Carole King, James Taylor, and The Great American Songbook.

We saw Carole King and James Taylor in concert last night, at the Allstate Arena outside Chicago. One thing that occurred to me during the great evening is how each one, in his/her body of work, synthesized the entirety of twentieth century music — including jazz and the Great American Songbook of theater, film and popular music advanced by Jerome Kern, Irving Berlin, George Gershwin, Harold Arlen, Richard Rodgers and others, along with what came before, and what came later. (Joni Mitchell, while great, is too idiosyncratic, and too much in the worlds of folk and jazz as a songwriter to the exclusion of other forms, to quite fit the picture.) The harmonic language of the Great American Songbook is in their music, and since nearly everything else American is in it, too, that means just about everything. The GAS element is simplified a tad, and used as a color, rather than the color, because of their distilling it through the filters of gospel, sixties pop, R&B, folk, rock, and blues, but it’s there. Listening to their songs again (the two artists alternated in the spotlight through the evening, providing backup for the other when not in it), I was awestruck by the enormity of their accomplishment.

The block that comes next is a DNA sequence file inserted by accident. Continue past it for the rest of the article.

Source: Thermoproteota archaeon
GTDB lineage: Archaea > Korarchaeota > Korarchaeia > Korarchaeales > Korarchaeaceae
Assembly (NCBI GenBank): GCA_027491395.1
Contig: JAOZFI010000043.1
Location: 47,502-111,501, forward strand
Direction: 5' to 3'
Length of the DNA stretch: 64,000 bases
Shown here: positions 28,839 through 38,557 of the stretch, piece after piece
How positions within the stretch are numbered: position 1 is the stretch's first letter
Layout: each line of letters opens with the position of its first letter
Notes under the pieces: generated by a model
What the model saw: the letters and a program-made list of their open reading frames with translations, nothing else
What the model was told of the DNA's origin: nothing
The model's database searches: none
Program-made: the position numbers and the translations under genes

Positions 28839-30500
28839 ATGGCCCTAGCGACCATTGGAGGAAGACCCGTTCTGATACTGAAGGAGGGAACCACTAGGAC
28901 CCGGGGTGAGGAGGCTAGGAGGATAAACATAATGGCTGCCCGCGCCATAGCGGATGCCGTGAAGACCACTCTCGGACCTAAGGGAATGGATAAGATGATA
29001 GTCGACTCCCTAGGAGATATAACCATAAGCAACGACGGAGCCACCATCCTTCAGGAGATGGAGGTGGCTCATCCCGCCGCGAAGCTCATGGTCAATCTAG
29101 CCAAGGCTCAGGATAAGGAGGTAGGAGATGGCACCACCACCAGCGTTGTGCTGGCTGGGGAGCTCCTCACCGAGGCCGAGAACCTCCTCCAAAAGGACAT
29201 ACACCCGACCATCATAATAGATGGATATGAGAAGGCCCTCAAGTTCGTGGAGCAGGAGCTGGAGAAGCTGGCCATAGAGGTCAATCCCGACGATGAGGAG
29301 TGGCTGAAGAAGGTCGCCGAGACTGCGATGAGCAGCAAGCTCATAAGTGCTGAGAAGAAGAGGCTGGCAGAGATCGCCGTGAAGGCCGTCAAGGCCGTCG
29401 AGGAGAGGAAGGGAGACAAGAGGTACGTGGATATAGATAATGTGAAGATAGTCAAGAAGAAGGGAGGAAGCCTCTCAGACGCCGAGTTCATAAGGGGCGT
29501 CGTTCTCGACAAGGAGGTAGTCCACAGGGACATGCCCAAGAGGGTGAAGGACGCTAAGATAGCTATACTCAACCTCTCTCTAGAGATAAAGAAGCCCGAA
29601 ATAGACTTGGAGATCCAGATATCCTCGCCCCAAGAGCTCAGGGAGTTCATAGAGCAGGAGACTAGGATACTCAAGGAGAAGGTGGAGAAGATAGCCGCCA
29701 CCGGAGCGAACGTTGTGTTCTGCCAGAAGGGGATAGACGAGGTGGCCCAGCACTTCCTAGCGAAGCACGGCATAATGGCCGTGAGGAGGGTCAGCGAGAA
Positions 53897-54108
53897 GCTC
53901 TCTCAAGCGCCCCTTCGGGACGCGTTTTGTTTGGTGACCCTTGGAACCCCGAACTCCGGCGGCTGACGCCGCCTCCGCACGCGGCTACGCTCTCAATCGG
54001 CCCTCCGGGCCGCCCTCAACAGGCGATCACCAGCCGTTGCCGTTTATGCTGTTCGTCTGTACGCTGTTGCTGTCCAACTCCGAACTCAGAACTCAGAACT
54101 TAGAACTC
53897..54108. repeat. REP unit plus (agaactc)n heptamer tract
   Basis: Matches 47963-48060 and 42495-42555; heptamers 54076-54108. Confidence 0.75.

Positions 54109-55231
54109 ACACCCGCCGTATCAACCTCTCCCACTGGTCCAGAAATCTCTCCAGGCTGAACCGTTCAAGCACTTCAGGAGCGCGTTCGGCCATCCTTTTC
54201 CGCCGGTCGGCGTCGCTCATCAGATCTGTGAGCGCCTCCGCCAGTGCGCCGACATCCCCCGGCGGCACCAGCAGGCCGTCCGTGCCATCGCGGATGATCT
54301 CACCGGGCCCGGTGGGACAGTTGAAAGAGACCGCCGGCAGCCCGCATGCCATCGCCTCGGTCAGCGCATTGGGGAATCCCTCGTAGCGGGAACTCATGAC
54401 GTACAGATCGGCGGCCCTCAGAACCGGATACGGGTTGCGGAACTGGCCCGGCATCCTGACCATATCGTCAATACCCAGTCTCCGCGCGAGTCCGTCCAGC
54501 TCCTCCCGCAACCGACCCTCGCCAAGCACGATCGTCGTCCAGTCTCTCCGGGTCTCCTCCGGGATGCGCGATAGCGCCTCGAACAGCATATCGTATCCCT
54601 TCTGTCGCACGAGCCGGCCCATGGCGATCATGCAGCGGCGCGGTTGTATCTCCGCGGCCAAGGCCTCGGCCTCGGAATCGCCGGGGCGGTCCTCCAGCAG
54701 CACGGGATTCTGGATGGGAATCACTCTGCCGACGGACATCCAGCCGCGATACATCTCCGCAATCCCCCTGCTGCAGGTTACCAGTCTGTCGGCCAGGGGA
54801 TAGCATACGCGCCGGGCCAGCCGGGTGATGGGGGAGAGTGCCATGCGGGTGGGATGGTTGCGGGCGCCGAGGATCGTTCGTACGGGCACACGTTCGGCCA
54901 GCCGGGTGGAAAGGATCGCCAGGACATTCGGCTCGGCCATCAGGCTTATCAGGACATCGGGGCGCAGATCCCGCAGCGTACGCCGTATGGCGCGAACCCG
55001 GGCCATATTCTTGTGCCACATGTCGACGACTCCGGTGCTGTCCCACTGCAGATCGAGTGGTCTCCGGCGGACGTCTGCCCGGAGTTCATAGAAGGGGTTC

Put it this way: If you decided that it was important that somebody take on the impossible task of summarizing the entire history of twentieth century popular music and blending it into a coherent personal style, you’d find that two songwriters, improbably, had actually done it. Each artist is appreciated by his/her millions of fans, but I’m not sure that each one’s achievement, when viewed from the perspective of the twenty-first century looking back on the twentieth, has ever been given full measure. It began to dawn on me last night.


3 Comments on “Carole King, James Taylor, and The Great American Songbook.”

  1. Rovronr says:

    That isn’t your forehead up there.
    It’s somebody else’s.
    Or did you get a transplant?
    Are you insecure about your forehead? Want a better one?
    What’s up?

  2. Ted Naron says:

    My forehead is real…and it’s spectacular.

  3. Rovronr says:

    O.K., O.K., if you insist. Yes, Ted, it’s your forehead. (doesn’t look like it to me. Still doesn’t.) Fine. Feel better now? Your forehead. (not)

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